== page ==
Back button autofocus, or BBAF is new to me. Recently I watched a u-tube video on the topic by Steve Perry, and after watching I purchased his book titled “Secrets to the Nikon Autofocus System”. Over 500 pages on the autofocus system in your Nikon camera. The book is without doubt the most comprehensive guide to the Nikon autofocus system written. Steve’s book not only shows you how to set up your camera but more importantly gives you good reasons for doing so.
In contrast, there is the Nikon’s User Manual which only instructs you on the basic operation of their cameras.
My first camera was a Minolta SR1. In high school I used a Nikon F. Both were film cameras and since you were paying for every shot you took, getting the shot right was a necessity. Then I focused on a split screen and manual priority was the only option. When I purchased my Nikon D850 I could not help but feel – to quote Dorothy, “Toto, I’ve a feeling we’re not in Kansas anymore.”. The modern DSLR is an incredible tool. It makes taking photographs simple, and has features that most photographers will never use, unless someone gives you a valid reason to. Steve’s book is full of reasons to learn the autofocus system.
I am now no longer a half button press focus photographer.
When I was in university, one of my professors gave us a computer programming assignment. Short on time to complete the assignment, I went to the library and looked to see if anyone else had found a solution. There were many. I chose an algorithm from one author and used it to complete my assignment. Yes, I gave the author the appropriate credit. When the professor handed back the assignments, he noted that one of the students had done this. He asked what other students thought. Some replied that it was cheating, others said they wished they had thought of it. The professor said that, “The wheel was a great invention and there is no need to reinvent it.”
Photoshop and Lightroom are two exceptional programs used by photographers all over the world. Their complexity can overwhelm any new photographer. I have spent years learning both and I am still learning. There is help. There are a number of sites that specialize in teaching Lightroom and Photoshop. Some cost and some are free. I use and enjoy PHLEARN owned by Aaron Nace. I have found that his style of teaching works for me. I also enjoy tutorials by Sean Bagshaw. Sean is a landscape photographer as I am. Through him I learnt of the TK panels by Tony Kuyper – the best kept secret in photography, and Photo Cascadia, a group of exceptional photographers whose work inspires me.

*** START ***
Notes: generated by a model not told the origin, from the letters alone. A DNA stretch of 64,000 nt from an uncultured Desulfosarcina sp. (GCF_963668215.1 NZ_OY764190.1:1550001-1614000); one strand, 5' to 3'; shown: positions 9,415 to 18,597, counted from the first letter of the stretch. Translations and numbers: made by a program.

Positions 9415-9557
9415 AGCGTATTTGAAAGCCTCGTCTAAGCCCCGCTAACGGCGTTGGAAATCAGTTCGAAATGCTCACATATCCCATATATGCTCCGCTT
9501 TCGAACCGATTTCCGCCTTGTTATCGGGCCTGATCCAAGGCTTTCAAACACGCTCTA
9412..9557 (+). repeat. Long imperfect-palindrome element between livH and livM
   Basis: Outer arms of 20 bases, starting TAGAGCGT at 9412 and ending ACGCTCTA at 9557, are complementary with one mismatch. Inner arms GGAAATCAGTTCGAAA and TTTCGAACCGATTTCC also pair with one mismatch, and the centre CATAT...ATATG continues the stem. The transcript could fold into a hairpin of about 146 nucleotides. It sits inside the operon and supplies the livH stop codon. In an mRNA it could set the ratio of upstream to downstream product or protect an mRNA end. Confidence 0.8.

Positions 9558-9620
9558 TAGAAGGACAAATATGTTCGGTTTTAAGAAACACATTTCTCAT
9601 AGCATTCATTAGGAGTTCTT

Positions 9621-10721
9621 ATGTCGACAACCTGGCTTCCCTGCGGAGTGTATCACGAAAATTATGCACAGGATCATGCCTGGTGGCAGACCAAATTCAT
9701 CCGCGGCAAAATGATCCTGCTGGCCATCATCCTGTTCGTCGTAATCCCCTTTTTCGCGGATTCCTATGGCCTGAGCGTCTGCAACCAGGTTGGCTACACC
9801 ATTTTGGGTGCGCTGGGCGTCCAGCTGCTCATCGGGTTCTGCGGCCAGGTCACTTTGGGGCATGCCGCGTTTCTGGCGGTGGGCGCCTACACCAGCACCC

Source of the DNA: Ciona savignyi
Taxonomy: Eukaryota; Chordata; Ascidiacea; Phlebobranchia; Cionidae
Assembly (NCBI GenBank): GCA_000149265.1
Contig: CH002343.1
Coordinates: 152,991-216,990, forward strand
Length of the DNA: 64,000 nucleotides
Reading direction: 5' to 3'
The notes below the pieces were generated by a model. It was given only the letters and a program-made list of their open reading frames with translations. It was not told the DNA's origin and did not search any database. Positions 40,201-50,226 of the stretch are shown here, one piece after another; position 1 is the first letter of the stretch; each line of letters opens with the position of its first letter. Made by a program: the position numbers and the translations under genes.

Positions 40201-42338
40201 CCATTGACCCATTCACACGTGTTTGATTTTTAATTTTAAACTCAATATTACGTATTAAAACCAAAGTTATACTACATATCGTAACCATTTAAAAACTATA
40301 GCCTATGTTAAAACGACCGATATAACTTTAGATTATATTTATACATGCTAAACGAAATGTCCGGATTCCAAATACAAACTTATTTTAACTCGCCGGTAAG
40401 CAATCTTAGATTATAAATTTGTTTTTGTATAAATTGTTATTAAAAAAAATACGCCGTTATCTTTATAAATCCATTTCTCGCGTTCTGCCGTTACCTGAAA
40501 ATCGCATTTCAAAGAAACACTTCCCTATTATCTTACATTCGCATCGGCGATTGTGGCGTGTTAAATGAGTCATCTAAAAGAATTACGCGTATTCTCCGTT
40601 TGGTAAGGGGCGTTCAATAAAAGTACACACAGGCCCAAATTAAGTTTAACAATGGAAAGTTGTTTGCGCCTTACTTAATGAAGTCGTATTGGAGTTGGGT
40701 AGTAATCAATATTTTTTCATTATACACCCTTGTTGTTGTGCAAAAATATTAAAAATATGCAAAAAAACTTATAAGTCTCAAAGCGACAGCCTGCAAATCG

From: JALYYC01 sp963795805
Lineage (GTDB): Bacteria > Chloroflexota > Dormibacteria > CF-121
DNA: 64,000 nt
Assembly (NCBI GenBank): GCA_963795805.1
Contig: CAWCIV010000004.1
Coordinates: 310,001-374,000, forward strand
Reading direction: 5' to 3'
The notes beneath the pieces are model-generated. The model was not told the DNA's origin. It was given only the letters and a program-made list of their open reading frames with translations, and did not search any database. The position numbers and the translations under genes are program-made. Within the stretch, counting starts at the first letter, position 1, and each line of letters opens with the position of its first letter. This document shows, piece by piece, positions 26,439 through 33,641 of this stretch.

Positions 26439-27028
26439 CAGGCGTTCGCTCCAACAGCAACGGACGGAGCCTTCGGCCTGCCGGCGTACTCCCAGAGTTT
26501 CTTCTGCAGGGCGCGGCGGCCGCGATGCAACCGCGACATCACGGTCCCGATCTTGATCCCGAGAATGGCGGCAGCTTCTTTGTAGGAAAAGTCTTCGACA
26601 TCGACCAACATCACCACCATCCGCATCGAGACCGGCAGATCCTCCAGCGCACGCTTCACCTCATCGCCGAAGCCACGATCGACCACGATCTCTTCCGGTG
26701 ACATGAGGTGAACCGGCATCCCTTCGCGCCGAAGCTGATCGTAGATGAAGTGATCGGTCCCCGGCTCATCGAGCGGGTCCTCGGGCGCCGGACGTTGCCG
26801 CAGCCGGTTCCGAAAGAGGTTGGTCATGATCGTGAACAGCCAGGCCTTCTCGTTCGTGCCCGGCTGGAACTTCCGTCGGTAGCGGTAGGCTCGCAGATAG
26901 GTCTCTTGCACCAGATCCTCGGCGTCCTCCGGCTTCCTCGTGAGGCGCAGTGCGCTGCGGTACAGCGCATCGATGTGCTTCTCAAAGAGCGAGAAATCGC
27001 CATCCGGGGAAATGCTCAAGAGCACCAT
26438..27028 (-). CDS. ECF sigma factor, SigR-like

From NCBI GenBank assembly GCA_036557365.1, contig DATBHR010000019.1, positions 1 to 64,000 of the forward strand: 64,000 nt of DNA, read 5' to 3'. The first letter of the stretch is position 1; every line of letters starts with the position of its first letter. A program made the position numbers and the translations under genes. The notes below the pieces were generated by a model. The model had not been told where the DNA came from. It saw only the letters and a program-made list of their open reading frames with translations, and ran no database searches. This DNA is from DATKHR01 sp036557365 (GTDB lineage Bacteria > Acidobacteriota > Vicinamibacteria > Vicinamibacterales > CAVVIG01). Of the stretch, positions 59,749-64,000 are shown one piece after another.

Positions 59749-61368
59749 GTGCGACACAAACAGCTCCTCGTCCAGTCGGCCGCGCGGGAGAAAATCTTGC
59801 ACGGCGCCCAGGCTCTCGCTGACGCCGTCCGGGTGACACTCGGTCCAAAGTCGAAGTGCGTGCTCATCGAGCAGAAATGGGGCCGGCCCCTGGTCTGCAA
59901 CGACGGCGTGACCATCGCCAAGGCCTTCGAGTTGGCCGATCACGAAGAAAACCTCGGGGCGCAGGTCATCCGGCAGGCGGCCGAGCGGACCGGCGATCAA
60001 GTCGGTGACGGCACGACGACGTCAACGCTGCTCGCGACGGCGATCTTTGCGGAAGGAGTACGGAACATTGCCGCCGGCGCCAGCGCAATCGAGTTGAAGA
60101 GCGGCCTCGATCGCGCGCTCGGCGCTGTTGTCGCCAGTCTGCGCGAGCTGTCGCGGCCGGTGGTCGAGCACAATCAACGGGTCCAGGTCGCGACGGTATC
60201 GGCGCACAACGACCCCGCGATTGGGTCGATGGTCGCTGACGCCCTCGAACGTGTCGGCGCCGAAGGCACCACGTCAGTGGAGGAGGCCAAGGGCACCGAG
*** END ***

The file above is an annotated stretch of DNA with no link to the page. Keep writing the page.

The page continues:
Reinventing the wheel will advance the study of wheelology. But I want to ride the wheel. I want to change backgrounds, not spend frustrating hours trying to figure out how. Photographers, such as Aaron Nace, and Sean Bagshaw are willing to teach me and you. Thanks guys!
To new photographers. I have a bit of advice that I wish I had learnt when I first started. Storage! When I started digital photography, I stored my photographs in the c-drive on my computer. Yes, they were in their own folder with subfolders titled appropriately. I am not talking about organization, there are a number of good photographers out there who are more than willing to share how they organize their files. I am referring to where and how you store your files. Sooner or later you are going to need more storage space. File sizes can grow exponentially in both Photoshop and Lightroom. My first solution was to buy a solid state USB external drive. One drive led to two, and eventually I had 4 or 5 of these plugged into the USB ports on my computer. I had created an SSD octopus.
When COVID struck the world, I like many others found myself with too much time. I began researching into my storage problem and found a solution, a NAS! NAS stands for “network accessible storage” and is a dedicated storage unit on my network that I use to store all my photos. In particular I use a “Synology DS920+”.
As photographers we spend considerable money on our cameras, lenses, tripods and the like, but spend little time considering where and how we store our precious photos. I have lost photos this way. Network storage solutions have been used by business for awhile – they are reliable. Warning, there is a learning curve – new nomenclature, downloading etc.. Stick with it. It is well worth the effort.
My own DS920+ is plugged into my modem and is recognised on my network. I store my photos two disk drives. The second disk is an exact duplicate of the first disk – a backup. When I save files on both Photoshop and Lightroom, the files are saved directly on both disks on the NAS. I store no photos on my computer. The c-drive is for programs.
I know I am not the first person to store photos this way, but I feel strongly about this solution, it works! If you have an octopus on your computer, time to consider a solution that stores all your files in one place, is simple to access and completely reliable. No more lost photos for me!